Hello, welcome, bienvenue, bienvenida and benvinguts to the Vis Verborum blog! We’ll see how this goes because, while I’m active on Facebook and Twitter, I have never been a very prolific blogger. But I would like a space: a space to discuss issues related to translation and other language services, and at greater length than I can on social media, so here it is.
It does sometimes seem that you can’t be a freelance translator these days without having your own translation blog. I often come across (usually younger) colleagues operating off a blog at one of the free-hosting sites and an email address with Gmail… it’s not how I’ve chosen to work, but who am I to cast aspersions? And what does it mean to be a professional translator anyway?
The European standard for the provision of translation services, EN15038, is very succinct in the matter (§2.19): a translator is a person who translates. And indeed, the translation profession does at times seem so wide as to defy any attempt at useful generalisation. What does my job, as a medical translator in a couple of common language pairs, have to do with that of someone who translates novels, or games, or who translates out of Maltese, or Greenlandic? A colleague of mine, working from Spanish to English like me, has maybe eight or nine projects a year, while I have 400–500 – his projects are much larger than mine! Another colleague, working full-time into a central European language, is booked up until mid-2017, whereas I can usually find time next week, if not sooner, depending on the length of the text you want translating. Translating a hospital discharge report requires great attention to accuracy and terminology, while style is a lesser concern – translating a commercial website can be almost the opposite, with style and relevance to the target audience being more important than exact equivalence to the original. And yet these are all translation.
But what about the “professional” in “professional translator”? In its general sense, “professional” means someone who earns money for doing something, as opposed to an amateur who doesn’t. A professional translator translates for money, not for food or sex or intellectual stimulation, and he or she does it often enough to earn sums that the taxman is potentially interested in. Not all professional translators can make – or want to make – translation their only source of income, for a whole variety of reasons, but none of them are doing it for pin money. That means that the professional translator has to persuade an employer or client(s) to pay for his or her services or, at the very least, persuade people to buy the end-product, the translation. The professional translator has to add value to a product, or a process, or a service, or simply to people’s lives – the translator who does not add value through his or her work has no way of justifying his or her fee.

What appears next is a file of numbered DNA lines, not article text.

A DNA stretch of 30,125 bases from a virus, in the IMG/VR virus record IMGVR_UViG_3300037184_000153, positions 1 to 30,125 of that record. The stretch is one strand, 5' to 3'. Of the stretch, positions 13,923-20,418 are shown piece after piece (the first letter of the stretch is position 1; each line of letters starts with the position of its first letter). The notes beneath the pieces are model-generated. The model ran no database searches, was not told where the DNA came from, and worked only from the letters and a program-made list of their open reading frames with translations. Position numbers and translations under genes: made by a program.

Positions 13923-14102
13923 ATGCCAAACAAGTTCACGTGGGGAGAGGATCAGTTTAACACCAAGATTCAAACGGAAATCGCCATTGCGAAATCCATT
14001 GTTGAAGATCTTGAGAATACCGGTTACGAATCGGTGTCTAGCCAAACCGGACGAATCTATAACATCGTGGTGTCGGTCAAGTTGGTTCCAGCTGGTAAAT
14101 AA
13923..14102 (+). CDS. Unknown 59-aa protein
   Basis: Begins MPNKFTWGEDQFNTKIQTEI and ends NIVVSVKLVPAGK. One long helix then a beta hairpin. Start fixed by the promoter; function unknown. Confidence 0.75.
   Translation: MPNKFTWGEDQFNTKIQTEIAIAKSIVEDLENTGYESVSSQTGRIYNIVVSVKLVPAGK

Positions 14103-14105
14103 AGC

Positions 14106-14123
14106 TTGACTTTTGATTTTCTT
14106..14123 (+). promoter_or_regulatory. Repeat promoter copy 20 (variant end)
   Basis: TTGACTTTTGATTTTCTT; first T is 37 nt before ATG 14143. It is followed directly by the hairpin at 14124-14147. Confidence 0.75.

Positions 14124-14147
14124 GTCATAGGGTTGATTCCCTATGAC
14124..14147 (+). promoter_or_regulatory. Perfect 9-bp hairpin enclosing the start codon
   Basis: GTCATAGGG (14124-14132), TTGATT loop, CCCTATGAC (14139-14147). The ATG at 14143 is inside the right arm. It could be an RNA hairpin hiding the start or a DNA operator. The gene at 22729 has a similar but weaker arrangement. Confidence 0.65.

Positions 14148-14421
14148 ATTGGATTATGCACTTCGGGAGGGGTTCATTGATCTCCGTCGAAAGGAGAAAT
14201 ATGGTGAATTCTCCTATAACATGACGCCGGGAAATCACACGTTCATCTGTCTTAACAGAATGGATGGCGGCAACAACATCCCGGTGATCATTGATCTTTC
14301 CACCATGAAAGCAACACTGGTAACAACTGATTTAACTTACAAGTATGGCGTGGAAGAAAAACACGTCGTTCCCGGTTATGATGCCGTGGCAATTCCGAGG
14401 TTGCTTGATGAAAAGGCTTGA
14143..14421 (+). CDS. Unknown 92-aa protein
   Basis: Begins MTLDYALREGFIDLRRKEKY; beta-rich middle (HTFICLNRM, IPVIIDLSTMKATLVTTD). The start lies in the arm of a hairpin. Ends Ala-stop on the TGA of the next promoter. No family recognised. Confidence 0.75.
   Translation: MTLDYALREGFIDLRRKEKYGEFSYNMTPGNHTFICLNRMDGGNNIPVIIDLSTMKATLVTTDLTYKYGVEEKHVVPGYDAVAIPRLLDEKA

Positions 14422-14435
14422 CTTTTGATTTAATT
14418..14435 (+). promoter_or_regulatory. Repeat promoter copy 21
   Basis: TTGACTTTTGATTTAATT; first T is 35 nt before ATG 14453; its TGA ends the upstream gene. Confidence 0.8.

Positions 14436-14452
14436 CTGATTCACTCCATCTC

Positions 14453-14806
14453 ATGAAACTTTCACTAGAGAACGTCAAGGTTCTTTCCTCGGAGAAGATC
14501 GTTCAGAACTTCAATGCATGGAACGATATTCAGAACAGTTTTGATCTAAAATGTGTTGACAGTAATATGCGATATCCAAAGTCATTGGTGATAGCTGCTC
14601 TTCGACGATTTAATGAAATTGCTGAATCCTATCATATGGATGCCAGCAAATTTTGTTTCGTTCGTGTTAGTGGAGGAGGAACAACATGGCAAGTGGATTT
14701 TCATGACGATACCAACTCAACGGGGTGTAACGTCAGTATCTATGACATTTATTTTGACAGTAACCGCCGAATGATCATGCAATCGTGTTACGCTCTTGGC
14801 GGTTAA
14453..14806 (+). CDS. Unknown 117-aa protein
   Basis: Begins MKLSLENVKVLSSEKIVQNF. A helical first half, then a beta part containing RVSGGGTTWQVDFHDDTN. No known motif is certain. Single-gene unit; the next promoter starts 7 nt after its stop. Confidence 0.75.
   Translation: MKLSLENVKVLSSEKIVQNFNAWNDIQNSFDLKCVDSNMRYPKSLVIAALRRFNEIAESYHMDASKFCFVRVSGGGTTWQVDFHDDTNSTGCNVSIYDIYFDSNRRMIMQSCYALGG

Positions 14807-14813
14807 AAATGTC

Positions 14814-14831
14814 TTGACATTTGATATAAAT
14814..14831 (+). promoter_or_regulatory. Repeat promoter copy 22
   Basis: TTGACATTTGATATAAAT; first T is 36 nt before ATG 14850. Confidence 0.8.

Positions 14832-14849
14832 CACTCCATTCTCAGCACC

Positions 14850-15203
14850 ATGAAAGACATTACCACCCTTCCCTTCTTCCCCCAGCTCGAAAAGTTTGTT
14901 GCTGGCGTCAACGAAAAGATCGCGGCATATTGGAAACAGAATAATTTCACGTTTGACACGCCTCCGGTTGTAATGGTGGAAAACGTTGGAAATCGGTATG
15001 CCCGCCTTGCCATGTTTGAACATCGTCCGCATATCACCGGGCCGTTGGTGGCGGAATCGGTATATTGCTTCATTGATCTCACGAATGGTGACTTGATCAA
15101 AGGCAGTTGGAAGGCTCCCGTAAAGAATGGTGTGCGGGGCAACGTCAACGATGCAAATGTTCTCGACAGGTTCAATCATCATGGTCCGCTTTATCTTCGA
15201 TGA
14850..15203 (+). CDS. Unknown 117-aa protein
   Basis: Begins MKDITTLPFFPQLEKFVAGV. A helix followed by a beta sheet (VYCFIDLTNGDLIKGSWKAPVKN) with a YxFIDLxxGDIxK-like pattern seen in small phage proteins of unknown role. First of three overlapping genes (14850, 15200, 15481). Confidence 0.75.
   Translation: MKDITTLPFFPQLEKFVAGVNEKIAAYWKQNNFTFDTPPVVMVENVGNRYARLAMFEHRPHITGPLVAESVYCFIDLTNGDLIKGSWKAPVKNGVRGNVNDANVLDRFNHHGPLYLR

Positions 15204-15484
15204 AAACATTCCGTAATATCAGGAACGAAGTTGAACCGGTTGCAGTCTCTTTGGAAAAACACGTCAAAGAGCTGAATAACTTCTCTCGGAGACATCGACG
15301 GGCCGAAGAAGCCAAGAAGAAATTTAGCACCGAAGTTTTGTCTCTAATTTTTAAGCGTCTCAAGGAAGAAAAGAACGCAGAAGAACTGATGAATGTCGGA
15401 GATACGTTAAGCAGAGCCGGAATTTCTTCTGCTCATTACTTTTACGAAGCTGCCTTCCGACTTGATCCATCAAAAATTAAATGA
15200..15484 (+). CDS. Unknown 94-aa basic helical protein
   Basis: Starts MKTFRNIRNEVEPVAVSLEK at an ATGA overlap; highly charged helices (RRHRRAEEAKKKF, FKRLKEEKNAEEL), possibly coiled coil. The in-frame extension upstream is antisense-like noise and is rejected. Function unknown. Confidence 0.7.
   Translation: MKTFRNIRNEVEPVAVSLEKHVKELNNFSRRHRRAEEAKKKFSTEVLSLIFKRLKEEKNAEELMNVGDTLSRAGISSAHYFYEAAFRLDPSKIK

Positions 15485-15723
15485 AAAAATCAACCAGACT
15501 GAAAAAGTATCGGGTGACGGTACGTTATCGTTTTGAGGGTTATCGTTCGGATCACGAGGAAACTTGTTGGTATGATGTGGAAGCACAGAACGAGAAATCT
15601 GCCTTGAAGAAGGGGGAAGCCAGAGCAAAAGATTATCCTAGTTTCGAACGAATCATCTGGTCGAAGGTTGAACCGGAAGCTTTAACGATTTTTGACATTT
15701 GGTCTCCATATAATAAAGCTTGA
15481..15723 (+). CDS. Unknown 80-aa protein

I don’t want to pretend that money is the only reason for doing this job – there are already enough people in the language services industry who openly subscribe to that opinion. It might be a job, but it’s one that can give a great deal of personal satisfaction, as is the case for me and for the majority of my professional colleagues. The key to that satisfaction is not that I’ve managed to make sense of a 150-word Spanish sentence, or deciphered a Lebanese doctor’s handwriting, or known the equivalents for the ranks in the Mossos d’Esquadra, the Catalan regional police force. My satisfaction comes from the value I’ve added: my translation of the 150-word sentence in the contract means the clinical trial can go ahead in that hospital; my translation of the doctor’s handwriting shows what medication the patient was taking when she started to feel unwell; my translation of the police report allows a grieving family to know something of how their loved one died. It is the satisfaction of a job well done.